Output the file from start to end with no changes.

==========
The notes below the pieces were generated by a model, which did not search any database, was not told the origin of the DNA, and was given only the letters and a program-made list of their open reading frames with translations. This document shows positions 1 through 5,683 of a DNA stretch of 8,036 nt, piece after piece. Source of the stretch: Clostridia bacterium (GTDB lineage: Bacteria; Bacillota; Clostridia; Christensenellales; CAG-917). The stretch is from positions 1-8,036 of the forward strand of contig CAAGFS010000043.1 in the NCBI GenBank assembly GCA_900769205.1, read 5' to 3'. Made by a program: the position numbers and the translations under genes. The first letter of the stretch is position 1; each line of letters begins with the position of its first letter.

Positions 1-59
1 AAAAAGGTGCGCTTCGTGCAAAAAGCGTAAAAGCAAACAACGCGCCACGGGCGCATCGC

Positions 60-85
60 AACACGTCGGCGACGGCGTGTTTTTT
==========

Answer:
The notes below the pieces were generated by a model, which did not search any database, was not told the origin of the DNA, and was given only the letters and a program-made list of their open reading frames with translations. This document shows positions 1 through 5,683 of a DNA stretch of 8,036 nt, piece after piece. Source of the stretch: Clostridia bacterium (GTDB lineage: Bacteria; Bacillota; Clostridia; Christensenellales; CAG-917). The stretch is from positions 1-8,036 of the forward strand of contig CAAGFS010000043.1 in the NCBI GenBank assembly GCA_900769205.1, read 5' to 3'. Made by a program: the position numbers and the translations under genes. The first letter of the stretch is position 1; each line of letters begins with the position of its first letter.

Positions 1-59
1 AAAAAGGTGCGCTTCGTGCAAAAAGCGTAAAAGCAAACAACGCGCCACGGGCGCATCGC

Positions 60-85
60 AACACGTCGGCGACGGCGTGTTTTTT